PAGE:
Today’s Homeowner Radio Show | March 12, 2022


This week we talk about removing a stone fireplace mantel and repairing broken window slats.

In this week’s radio show, we’re talking repairs and removals!

Use caution when removing a heavy, stone fireplace mantel.

Removing a Stone Fireplace Mantel

Lisa Dylina in Vero Beach, Fla., is wondering how difficult it would be to remove a stone fireplace mantel and replace it with a wood one. 

To remove this heavy stone, you need to use a sledgehammer to bump it up and loosen it from the tile. Try using a baby sledgehammer, as it will be more manageable for this indoor project. Once you bump it loose enough to see a crease between the mantel and the tile, use a chisel to separate it completely. 

Definitely have someone help you with this so you don’t injure yourself while removing it. Use a piece of plywood and a drop cloth to protect the wall and hearth, in case you drop the stone mantel.

Keep in mind when removing the corbels, the tile behind them could be damaged and not presentable after. Whatever wood supports or corbels you install next need to cover that same footprint or larger to hide the damage.

Skip to [9:09] for the full segment on the Today’s Homeowner Radio Show.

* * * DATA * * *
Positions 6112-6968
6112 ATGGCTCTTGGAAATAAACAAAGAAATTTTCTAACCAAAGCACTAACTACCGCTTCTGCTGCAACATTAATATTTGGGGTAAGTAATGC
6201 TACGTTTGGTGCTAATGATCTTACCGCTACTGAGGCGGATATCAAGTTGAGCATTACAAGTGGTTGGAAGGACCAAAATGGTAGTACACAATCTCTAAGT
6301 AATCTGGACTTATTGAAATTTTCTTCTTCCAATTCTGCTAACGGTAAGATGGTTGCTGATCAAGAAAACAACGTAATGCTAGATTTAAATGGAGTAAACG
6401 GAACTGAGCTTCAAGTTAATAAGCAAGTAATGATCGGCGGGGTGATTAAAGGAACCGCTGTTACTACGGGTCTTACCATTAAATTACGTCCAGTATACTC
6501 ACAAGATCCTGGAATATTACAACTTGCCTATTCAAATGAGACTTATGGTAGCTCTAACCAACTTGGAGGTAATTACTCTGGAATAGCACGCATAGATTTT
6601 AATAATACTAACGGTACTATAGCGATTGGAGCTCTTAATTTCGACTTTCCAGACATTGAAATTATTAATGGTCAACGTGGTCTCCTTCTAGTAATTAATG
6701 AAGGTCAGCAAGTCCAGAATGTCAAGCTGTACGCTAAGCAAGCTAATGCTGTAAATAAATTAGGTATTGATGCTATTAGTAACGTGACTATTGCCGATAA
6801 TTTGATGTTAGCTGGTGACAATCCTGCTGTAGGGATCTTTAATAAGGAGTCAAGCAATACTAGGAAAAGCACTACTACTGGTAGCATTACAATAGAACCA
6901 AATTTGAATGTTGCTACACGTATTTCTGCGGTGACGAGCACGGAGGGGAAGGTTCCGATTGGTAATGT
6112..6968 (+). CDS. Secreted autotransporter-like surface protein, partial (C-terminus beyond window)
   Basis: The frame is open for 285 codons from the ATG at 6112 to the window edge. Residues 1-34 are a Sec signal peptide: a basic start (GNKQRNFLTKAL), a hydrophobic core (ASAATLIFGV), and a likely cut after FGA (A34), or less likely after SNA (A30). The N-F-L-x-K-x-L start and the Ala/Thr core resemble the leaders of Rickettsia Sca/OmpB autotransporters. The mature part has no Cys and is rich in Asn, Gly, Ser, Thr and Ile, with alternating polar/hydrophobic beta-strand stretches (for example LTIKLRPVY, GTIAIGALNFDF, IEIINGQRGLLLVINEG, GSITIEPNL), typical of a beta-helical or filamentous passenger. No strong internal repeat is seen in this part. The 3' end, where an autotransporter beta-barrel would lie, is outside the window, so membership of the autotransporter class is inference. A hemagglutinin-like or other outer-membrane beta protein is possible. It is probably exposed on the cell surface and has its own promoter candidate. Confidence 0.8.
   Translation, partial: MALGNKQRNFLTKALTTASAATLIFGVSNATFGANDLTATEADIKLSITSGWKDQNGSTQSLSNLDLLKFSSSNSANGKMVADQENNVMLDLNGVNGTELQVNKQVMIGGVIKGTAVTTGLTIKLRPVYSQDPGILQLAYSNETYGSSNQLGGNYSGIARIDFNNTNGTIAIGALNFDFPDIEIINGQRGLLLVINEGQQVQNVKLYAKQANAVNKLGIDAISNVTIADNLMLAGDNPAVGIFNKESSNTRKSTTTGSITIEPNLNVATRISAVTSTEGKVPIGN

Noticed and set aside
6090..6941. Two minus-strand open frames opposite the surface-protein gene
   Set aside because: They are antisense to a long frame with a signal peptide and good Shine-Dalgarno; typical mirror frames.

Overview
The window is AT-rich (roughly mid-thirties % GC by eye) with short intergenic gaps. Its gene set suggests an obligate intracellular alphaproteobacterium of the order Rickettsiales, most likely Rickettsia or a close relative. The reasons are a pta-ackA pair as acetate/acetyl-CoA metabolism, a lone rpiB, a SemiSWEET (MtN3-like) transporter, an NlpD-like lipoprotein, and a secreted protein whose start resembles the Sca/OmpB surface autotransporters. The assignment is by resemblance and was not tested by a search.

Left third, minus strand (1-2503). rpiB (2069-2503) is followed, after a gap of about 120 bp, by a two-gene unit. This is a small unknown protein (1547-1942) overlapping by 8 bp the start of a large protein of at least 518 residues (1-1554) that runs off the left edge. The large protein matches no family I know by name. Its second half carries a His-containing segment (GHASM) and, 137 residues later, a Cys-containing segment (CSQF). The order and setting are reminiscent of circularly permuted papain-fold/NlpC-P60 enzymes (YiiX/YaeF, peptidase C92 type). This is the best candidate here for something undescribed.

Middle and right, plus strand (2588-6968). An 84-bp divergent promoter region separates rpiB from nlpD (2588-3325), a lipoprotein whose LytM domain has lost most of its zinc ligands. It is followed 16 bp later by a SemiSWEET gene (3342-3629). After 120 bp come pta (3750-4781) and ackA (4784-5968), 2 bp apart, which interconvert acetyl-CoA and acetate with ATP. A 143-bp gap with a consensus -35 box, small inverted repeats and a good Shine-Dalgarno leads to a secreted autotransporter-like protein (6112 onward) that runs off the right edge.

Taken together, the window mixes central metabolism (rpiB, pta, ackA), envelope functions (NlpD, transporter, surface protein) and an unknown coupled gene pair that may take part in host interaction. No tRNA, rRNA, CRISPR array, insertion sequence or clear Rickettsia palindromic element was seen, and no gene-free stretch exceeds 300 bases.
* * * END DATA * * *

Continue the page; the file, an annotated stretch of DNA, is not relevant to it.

These broken slats are nearly impossible to fix without removing a pane of glass.

Repairing Broken Trim in a Double-Pane Window 

Two vinyl trim pieces have become detached inside Tracy Ammons’ half-round double-pane window. So, how can he get this trim back in place?

The manufacturer probably mulled the windows together and installed them as one unit. You would need to contact the manufacturer for repair. You usually can see the manufacturer’s name etched in the corner of the glass. 

If you can’t find the manufacturer, it can still be fixed despite not knowing the brand. Call a glazier. They can see if there is a way to get in there to fix it. If it’s sealed, they would have to remove the interior pane, fix the slats, and replace the window.  

Skip to [19:51] for the full segment on the Today’s Homeowner Radio Show.

A pool provides the perfect environment for mold and mildew to form.

Ridding a Pool Deck of Mold and Mildew

Bobby Cleveland from LaGrange, Ga., pressure washes his deck every two years, only to have it taken over by mold and mildew again and again. Now, he’s looking for a permanent solution to keep it clean for years to come. 

First, pressure wash the pool deck using a round concentrated washer. Then, allow it to dry and use a masonry sealer. It’s clear, fairly inexpensive and won’t change the look of the concrete or make it slippery. Apply one light coat over the surface with a garden sprayer. Then apply a second and third coat. This will prevent the water from soaking into the concrete. 

Try using an industrial product like Envirosafe Algae and Mildew Cleaner or Trojan Masonry and Concrete Sealer.

Skip to [43:36] for the full segment on the Today’s Homeowner Radio Show.

Also on this episode:

Best New Product

 Kohler Sous kitchen faucet The Kohler Sous faucet brings the convenience and performance of a professional faucet to your home kitchen. Learn more>> 

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